The decision of whether or not to have an attorney when you are participating in mediation is yours to make. We do not require clients to have an attorney. However, we believe it is prudent to get some legal advice somewhere along in the process.
When you have an attorney, his/her role is lot different than it would be if you were not participating in mediation. Usually, he/she is more in the background, serving as an advisor or consultant rather than being actively involved in the process.
The ideal way to utilize the services of an attorney when participating in mediation has three aspects. First, either before you start or early on in the process, have an initial consultation in which the attorney gives you an overview of the relevant laws and an opinion about the range of outcomes in your situation, should the matter be decided by a court. This results in your participating in the mediation process in a more informed manner. Second, during the course of mediation, there may be questions you need to discuss with your attorney. Sometimes, the mediator may ask you review various matters with your attorney and bring that information back to the next mediation session. Third, once the agreement is reduced to writing, it would be reviewed with the attorney before it is finalized or signed. If the attorney raises any questions about the agreement, those questions are taken back to mediation in order to iron out any remaining wrinkles.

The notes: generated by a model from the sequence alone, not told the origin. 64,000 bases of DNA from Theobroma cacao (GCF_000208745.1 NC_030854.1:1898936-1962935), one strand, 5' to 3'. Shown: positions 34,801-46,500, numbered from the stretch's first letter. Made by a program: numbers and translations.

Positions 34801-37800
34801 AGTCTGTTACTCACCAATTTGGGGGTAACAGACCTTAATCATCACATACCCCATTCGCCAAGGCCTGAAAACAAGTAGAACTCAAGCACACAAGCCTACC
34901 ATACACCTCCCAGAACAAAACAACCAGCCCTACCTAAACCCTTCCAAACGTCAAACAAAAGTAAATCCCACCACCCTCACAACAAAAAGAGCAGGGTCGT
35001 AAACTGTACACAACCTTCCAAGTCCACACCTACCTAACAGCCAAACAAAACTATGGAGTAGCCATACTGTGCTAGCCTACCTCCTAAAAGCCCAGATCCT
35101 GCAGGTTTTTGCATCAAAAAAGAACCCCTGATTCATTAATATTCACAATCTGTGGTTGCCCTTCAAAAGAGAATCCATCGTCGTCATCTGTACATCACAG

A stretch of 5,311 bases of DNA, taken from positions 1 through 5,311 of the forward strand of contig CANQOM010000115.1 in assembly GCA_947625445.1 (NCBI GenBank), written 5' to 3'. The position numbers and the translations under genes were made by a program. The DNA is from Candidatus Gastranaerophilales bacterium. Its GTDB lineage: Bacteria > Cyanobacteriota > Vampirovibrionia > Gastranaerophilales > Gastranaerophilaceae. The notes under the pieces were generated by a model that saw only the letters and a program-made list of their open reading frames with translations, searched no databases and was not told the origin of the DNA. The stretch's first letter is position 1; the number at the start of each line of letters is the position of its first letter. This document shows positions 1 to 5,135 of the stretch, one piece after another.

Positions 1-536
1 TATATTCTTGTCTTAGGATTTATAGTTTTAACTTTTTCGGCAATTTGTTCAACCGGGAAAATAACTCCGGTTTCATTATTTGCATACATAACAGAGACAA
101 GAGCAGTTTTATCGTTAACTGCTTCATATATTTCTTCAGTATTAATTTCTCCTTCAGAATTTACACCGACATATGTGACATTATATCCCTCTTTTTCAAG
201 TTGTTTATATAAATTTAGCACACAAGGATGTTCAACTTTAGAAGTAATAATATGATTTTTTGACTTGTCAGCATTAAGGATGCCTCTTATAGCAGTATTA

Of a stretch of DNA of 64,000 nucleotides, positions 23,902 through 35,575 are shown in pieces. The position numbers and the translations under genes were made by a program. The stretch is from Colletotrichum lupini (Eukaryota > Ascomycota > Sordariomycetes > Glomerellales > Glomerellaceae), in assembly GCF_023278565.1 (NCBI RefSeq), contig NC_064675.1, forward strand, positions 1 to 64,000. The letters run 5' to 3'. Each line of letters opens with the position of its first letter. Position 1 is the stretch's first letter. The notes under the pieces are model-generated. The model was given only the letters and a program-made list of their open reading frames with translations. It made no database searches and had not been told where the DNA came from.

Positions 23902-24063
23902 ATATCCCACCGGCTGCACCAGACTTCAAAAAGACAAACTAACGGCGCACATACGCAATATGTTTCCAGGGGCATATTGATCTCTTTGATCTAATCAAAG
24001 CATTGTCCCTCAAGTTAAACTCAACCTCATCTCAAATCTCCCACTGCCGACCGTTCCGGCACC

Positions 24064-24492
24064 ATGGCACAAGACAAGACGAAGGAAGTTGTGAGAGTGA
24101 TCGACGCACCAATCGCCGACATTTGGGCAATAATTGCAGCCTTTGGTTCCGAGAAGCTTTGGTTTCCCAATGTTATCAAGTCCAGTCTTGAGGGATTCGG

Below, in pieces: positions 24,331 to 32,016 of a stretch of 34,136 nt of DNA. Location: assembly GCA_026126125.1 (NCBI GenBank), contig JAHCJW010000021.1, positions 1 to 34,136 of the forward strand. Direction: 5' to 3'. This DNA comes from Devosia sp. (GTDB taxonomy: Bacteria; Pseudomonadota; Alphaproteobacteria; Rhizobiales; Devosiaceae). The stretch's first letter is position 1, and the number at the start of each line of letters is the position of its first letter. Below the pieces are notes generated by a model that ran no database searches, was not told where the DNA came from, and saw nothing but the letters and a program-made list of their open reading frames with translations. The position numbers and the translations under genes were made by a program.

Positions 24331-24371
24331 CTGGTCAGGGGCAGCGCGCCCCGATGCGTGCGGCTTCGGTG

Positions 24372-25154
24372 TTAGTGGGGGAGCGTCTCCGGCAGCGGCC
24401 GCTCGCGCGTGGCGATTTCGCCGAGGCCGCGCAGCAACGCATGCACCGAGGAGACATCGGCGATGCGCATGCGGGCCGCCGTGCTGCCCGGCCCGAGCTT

If you choose to have an attorney, you want to have someone who will be supportive of your efforts in mediation. If you obtain names of attorneys from others, be sure to ask questions which will help you decide if this attorney is appropriate for you as a participant in mediation. Such questions include how the attorney feels about the use of mediation, what he/she sees as the advantages and disadvantages of mediation, how many previous clients have been in mediation and the attorneys view of the outcomes. Upon request, we provide our clients with names of attorneys we have worked with whose style is compatible with mediation.